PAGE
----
Landing where it does on the record, “Cryptic” feels like that turning point in a live set that starts off more quiet and contemplative, but find the band playing off their fucking heads by the end of the tune, as the fingerpicked acoustic and falsetto vocals have given way to the heaviest, most brutal instrumental run on the record. While “Anyone Else” starts off a little more reserved, that intense and grandiose energy is still apparent from the opening arpeggiated piano, signaling the atmospheric levels the song soars to, especially on the vocal breaks from LaFave splitting the choruses like “it’s the way you strike my soul / when you make your way back home / it’s the earth under your fingernails / the way you ditch your clothes.” By the time the lyrics of the refrain morph from “I can’t be anyone else” to “I can’t be with anyone else,” the synths are floating above everything with an undeniably great melody. The song is cinematic and huge, full of a driving, forward-pushing momentum that again goes back to the live performance feel of the record, with DePice’s drumming shining through accompanied by some melodic touches from the bass in the song’s quieter instances.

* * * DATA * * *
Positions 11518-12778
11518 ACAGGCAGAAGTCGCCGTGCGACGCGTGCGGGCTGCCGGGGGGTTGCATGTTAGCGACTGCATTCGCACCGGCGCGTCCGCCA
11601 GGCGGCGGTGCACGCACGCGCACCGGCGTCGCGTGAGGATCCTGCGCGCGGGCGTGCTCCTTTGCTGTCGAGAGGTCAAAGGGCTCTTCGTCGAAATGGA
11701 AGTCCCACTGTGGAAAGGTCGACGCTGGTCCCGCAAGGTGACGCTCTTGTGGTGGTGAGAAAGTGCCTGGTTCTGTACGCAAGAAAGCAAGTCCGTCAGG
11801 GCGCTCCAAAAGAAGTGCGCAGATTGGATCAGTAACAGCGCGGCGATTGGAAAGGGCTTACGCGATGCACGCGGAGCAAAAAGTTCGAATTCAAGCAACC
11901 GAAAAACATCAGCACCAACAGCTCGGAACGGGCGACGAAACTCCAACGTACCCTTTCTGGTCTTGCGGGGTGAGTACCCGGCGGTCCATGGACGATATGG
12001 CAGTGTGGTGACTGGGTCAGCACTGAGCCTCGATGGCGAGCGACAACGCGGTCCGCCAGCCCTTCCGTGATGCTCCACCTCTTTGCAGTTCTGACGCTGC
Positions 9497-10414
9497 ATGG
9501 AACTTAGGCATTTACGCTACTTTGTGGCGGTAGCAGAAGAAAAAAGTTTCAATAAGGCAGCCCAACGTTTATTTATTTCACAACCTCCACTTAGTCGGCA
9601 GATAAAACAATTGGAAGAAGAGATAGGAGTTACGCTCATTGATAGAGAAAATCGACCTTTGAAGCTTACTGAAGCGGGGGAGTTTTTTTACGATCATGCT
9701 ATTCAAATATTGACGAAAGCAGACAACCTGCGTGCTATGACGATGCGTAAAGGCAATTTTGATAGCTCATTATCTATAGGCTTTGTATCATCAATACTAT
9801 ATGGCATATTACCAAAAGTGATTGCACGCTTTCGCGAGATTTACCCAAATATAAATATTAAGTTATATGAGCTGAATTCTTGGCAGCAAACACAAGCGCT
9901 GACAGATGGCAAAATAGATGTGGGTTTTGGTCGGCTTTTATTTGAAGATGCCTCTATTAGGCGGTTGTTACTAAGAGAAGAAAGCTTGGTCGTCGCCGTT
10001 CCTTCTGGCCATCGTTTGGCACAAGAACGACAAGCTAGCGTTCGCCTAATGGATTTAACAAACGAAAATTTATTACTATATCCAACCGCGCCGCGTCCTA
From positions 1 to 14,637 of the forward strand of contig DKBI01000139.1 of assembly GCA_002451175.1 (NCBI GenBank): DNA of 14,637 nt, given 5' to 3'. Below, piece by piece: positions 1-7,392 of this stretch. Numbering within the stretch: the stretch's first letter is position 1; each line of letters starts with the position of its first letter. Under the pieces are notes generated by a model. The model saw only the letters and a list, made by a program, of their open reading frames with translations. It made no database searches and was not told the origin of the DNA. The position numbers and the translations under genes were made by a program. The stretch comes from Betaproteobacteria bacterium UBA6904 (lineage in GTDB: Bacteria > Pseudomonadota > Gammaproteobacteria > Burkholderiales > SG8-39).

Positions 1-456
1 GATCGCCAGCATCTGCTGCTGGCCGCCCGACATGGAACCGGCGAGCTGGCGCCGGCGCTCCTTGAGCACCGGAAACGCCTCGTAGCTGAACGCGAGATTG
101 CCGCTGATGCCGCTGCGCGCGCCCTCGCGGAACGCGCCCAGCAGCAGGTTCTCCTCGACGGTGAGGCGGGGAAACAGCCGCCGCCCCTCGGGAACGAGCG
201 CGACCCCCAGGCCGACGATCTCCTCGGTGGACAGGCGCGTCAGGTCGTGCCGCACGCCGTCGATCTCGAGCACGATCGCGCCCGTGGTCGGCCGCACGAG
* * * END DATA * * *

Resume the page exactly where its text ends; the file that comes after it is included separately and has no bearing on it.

Album closer “Japanese Whiskey” is a moment of triumph for the band, growing slowly from a twinkly starlight feel with the instrumentals slowly adding a grit that matches Reynolds’ increasingly dark lyrics like “do you smile back at the mirror? / Can you wash the blood out from your mouth? / Are you too hungover to call her? / Belly-up and inside out / Do your words have any meaning? / Are you living with truth and doubt? / I know you’ve got a positive message / But can you spell it out?” The song explodes in the final chorus with the repetition of “is it any wonder? Is it any mystery at all?” before closing out on a reverb-heavy fade out, winding the record to a close. 

While Coupons’ back catalog is full of great music, Wasted Intimacy finds the band at their best yet, playing off each other perfectly. There are probably more guitar solos than before, but nothing feels cluttered here and it’s impressive that a band with four different songwriters can put together an album that feels so much like a singular vision. The band is so tight musically and there is so much worth reflecting on lyrically, that you really should not skip this record.

Disappointing / Average / Good / Great / Phenomenal

Vinyl copies of Wasted Intimacy are available through Counter Intuitive Records.

Aaron Eisenreich | @slobboyreject

The Alternative is ad-free and 100% supported by our readers. If you’d like to help us produce more content and promote more great new music, please consider donating to our Patreon page, which also allows you to receive sweet perks like free albums and The Alternative merch.